The immune system of a fetus developing in the womb faces a quandary: It has to prepare itself to attack dangerous pathogens after birth, by distinguishing its own cells from those of invaders. But until that time, it needs to avoid attacking the mother, whose cells are also “foreign.” A new study of fetal tissue has revealed one way the developing immune system keeps itself in check: by interrupting the production of a key weapon in the body’s arsenal against invaders.
An outbreak of Ebola in a remote region of the Democratic Republic of the Congo has led to a swift and robust response from the country and the international community. In the wake of the devastating West African Ebola that spiraled out of control in 2014, there’s acute awareness that virus can cause mayhem if not contained early. This time, there’s also the possibility of using an unlicensed but promising vaccine that had great success in 2015 in a trial in Guinea.
The Democratic Republic of the Congo (DRC) has moved a step closer to using an unlicensed vaccine to battle an Ebola outbreak that began last month in a remote northeastern part of the country. Yesterday, the country's government submitted a formal vaccine trial protocol, developed with Epicentre, the Paris-based research arm of Doctors Without Borders (MSF), to an ethical review board.
Muck Rack makes it simple to find people, tweets, or articles that mention any name, keyword, company, hashtag etc. We've compiled this guide to help you make the most of your search.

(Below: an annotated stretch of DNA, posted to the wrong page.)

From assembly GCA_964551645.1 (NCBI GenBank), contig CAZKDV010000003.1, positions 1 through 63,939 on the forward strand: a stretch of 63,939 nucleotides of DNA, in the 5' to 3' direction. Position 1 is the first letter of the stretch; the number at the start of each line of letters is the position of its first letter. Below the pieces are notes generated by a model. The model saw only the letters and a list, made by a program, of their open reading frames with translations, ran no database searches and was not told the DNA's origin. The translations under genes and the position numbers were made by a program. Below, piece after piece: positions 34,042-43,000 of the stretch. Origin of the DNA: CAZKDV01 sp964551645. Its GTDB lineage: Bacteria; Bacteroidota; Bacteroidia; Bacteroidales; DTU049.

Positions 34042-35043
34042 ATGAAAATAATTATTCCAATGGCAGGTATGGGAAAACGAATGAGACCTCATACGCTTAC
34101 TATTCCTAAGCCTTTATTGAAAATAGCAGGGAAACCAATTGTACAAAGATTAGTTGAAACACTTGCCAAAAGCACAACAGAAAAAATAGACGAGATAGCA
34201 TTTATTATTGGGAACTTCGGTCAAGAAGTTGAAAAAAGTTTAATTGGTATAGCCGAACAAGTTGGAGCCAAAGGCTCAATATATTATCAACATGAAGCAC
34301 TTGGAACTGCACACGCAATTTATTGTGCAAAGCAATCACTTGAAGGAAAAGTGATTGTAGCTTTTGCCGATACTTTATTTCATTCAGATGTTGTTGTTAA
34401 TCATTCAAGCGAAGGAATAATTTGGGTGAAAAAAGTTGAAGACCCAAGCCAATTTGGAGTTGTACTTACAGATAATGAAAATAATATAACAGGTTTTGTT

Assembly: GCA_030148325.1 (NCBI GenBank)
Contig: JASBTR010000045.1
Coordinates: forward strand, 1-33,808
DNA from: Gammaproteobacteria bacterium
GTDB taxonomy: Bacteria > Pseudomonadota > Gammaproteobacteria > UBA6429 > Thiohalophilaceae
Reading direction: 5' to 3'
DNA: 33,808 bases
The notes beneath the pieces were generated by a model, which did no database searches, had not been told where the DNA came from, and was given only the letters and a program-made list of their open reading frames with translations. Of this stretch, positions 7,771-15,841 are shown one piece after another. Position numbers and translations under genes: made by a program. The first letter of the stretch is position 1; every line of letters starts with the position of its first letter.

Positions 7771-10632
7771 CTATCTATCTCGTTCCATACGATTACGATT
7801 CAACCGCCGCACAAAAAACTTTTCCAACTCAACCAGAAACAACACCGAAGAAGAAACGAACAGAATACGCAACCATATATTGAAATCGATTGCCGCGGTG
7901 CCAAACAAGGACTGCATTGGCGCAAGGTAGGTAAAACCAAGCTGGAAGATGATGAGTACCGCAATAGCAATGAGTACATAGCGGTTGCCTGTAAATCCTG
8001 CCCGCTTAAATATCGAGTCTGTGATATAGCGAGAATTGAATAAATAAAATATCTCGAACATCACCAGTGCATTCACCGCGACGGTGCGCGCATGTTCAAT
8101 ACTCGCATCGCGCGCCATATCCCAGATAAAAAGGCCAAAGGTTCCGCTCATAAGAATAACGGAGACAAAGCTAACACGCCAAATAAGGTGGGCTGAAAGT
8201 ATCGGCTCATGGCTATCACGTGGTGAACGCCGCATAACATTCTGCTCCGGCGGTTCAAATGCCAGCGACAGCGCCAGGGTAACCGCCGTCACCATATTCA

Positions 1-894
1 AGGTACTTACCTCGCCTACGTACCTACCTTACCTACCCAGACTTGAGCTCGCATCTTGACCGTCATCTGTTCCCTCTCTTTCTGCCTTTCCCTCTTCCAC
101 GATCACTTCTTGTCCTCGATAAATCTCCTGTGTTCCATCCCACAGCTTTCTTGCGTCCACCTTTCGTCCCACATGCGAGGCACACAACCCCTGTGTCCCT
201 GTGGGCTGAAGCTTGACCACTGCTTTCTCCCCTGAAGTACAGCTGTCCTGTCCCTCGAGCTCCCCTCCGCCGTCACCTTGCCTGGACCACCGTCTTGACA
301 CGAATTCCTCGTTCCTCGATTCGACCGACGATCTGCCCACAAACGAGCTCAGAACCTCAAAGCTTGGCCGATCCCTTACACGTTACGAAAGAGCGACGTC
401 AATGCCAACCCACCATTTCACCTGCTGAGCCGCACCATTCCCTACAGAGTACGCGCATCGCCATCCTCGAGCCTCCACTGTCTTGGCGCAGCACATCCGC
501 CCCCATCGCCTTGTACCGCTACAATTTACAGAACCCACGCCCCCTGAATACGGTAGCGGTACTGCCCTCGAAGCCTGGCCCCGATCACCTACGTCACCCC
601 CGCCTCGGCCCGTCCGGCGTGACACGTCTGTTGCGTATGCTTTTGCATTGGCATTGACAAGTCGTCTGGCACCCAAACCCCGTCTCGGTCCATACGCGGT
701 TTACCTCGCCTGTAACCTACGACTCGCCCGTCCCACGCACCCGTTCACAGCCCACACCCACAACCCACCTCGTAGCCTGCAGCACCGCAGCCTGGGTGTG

Selecting a term
Start searching tweets, articles from media outlets, articles mentioned in tweets, journalists'
names, titles and bios with some suggested searches:
Companies or Topics (e.g. iPhone, Microsoft)
Phrases (e.g. "cloud computing") — use quotes to keep the terms together
Twitter handles (e.g. @username) — returns those who have mentioned or replied to
Names (e.g. "David Pogue")
Hashtags (e.g. #sxsw, #london2012)
Bio details (e.g. vegan, Olympics, father)
Muck Rack's Advanced Search allows for many boolean operators.
Find results that mention multiple specified terms, use AND or
+. For example, ensure each result contains both Elon Musk and Mark Zuckerberg by
searching Obama AND Romney or Obama + Romney.
Use the operators OR or , to broaden your search when you'd like either of
multiple terms to appear in results. (This is the default behavior of our search when no operators
are used.) For example, search for democrat OR republican to find results that refer to
Democrats and/or Republicans.
Use NOT or - to subtract results from your search. For
example, searching Disney will yield results about the Walt Disney Company as well as Walt Disney
World Resort. To exclude mentions of Disney World, search for Disney -World or Disney
When using one of these operators with a phrase, enclose it in quotation marks. For example, you can
find results about smartphones excluding Apple's iPhone 4S by searching smartphone -"iPhone
Exact case matching or punctuation
If you're searching for a brand name or keyword that relies on specific punctuation marks or capitalization, you can
find results that match your exact query by adding matchcase: before the keyword you're searching for, like matchcase:E*TRADE .
Use parentheses to separate multiple
boolean phrases. For example, to find journalists talking about having fun in Disney World or
Disneyland, search for ("disney world" OR disneyland) AND fun.
An asterisk can be used to search for any variation of a root word truncated by the asterisk. For example, searching for admin* will return results for administrator, administration, administer, administered, etc.
A near operator is an AND operator where you can control the distance between the words. You can vary the distance the near operation uses by adding a forward slash and number (between 0-99) such as strawberries NEAR/10 "whipped cream", which means the strawberries must exist within 10 words of "whipped cream".